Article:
What keeps you sea kayaking?

Nothing. I quit and went back to canoes.
Hard to load, can’t take dogs.

1 Like

Being a 3 time cancer survivor is kind of my motivation to keep paddling. Join me if near NW CT

I have a dog as well but he hates water! We’ve tried many times to take him to dog beaches or bodies of water of any size, he just doesn’t want to be in it whatsoever. Although he is dressed for immersion with plenty of hair, he has a strong aversion to it.

When I was living in the CA bay area I just didn’t think the waterways were all that special and I never thought about boating, so I hiked, played golf and biked occasionally. I lived in Honolulu for 3.5 years and got in the water more, such as with SUP and snorkeling and sometimes a kayak.

In the Seattle area the water is really to die for (OK not literally), but it makes me want to spend more time on the water in some way or form and kayaking I’ve found is a good way to do it. My balance is iffy and I have a significant leg length imbalance, so SUP would mean plenty more immersion than average which was fun in Hawaii but doesn’t seem as great in this area. Also it doesn’t seem like SUP can get around the Puget Sound effectively, but correct me if I’m wrong on that.

Overstreet yes you got it, I just started raising kids last year :slight_smile: I’ll probably have a cheap kayak like a Sea Eagle 370 eventually to take on an inland lake with the kid.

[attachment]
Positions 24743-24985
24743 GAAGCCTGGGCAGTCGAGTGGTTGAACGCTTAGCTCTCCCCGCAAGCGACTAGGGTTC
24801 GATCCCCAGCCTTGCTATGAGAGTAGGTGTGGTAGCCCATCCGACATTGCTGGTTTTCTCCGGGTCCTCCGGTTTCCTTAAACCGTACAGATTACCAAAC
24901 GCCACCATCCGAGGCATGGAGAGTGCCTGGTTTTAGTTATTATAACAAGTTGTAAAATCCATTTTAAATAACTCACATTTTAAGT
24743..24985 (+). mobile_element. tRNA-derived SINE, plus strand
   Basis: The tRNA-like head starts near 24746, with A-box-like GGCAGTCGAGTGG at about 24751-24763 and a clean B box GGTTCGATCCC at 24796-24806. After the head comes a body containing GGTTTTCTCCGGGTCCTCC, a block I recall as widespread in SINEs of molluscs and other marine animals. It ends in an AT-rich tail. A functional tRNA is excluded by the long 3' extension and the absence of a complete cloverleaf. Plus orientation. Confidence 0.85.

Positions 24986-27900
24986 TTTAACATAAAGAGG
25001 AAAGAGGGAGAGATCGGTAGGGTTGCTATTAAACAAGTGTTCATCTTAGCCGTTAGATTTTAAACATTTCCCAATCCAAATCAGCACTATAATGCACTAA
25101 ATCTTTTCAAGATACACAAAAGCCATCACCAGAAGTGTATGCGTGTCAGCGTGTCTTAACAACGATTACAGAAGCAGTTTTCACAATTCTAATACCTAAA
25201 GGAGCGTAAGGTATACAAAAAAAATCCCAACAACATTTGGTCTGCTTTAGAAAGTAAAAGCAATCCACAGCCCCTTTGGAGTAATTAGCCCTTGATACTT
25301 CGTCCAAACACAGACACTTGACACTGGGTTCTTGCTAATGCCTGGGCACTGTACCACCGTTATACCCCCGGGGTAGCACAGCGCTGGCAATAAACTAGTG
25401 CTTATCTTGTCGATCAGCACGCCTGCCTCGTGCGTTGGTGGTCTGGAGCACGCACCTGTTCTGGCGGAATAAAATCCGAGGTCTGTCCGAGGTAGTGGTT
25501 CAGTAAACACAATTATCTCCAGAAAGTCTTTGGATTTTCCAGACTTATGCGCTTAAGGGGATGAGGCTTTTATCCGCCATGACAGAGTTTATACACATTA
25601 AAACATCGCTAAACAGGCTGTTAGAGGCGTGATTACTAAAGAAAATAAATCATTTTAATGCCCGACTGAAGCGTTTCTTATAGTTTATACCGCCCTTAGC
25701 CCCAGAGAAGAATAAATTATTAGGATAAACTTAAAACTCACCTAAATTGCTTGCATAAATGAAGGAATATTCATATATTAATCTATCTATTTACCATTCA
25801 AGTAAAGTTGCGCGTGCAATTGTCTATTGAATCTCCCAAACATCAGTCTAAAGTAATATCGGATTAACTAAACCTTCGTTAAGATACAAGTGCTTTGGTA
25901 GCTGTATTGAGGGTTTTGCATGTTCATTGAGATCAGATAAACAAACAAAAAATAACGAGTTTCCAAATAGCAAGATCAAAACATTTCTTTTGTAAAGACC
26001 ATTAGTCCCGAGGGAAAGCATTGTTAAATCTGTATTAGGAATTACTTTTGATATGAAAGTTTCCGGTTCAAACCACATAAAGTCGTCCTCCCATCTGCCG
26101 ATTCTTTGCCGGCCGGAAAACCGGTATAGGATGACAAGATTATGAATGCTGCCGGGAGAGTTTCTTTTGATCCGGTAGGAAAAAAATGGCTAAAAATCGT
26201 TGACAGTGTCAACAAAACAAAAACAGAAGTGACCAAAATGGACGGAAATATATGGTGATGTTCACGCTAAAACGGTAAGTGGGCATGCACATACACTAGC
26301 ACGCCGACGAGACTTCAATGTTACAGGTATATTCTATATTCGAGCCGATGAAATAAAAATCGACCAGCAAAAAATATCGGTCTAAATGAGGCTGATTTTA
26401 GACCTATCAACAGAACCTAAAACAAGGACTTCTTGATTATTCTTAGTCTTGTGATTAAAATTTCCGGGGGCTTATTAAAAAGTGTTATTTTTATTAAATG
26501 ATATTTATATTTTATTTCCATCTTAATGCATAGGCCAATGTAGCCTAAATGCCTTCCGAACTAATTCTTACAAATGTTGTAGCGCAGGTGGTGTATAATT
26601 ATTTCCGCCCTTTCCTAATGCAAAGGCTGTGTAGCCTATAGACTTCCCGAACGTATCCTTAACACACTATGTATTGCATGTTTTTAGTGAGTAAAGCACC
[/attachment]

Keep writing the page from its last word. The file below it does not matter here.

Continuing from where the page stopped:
I have paddled sea kayaks around Seattle and the San Juan Islands.
It is a good place for sea kayaks.

Because each trip is different.

The pursuit of waves and downwind.

Although the SoCal pacific has been so flat and stormless the last 2 years its been pretty boring. The best waves I have had lately are sailboats a full throttle (just rode one 3 miles this weekend and hardly paddled. That’s a good time). Its been so windless even a racing sailboat under sail power is rarely getting to 6+kt, the speed needed to throw a surfable stern wave.

I think, maybe, you have two questions here. First is, “How do you get past all the warnings and fear mongering that paddling is dangerous and only made safe with lots of expensive gear and training?” and a more general “Why do you do it?”

There is risk in every aspect of life and outdoor pursuits are no different. If you climb you risk falling to your death. If you bike, you risk being purposely run over by someone who hates bicycles. If you go in the water your may drown. In my short time I have noticed that whenever a new person posts a question the answers emphasize the risk of drowning or hypothermia unless you have a dry suit and appropriate training. It’s good to be safety conscious and promote safety when you don’t know who the audience is; for example on a message board. Sometimes the message is so forceful and delivered with such repetition that the cumulative effect is to discourage readers from paddling.

The Drysuit question is what I call a “Ford vs Chevy” question on a message board. You’ll get zealous advocacy on both sides of the question with the same people insisting you Must have a dry suit, and others offering alternative positions being called “reckless.” That’s one reason why using the Search function on any message board can help you avoid walking into this pissing match; it’s been argued many times in this past year alone. Similar threads exist on boat length and paddling alone. Taken as a whole, you’d be crazy to set foot outside.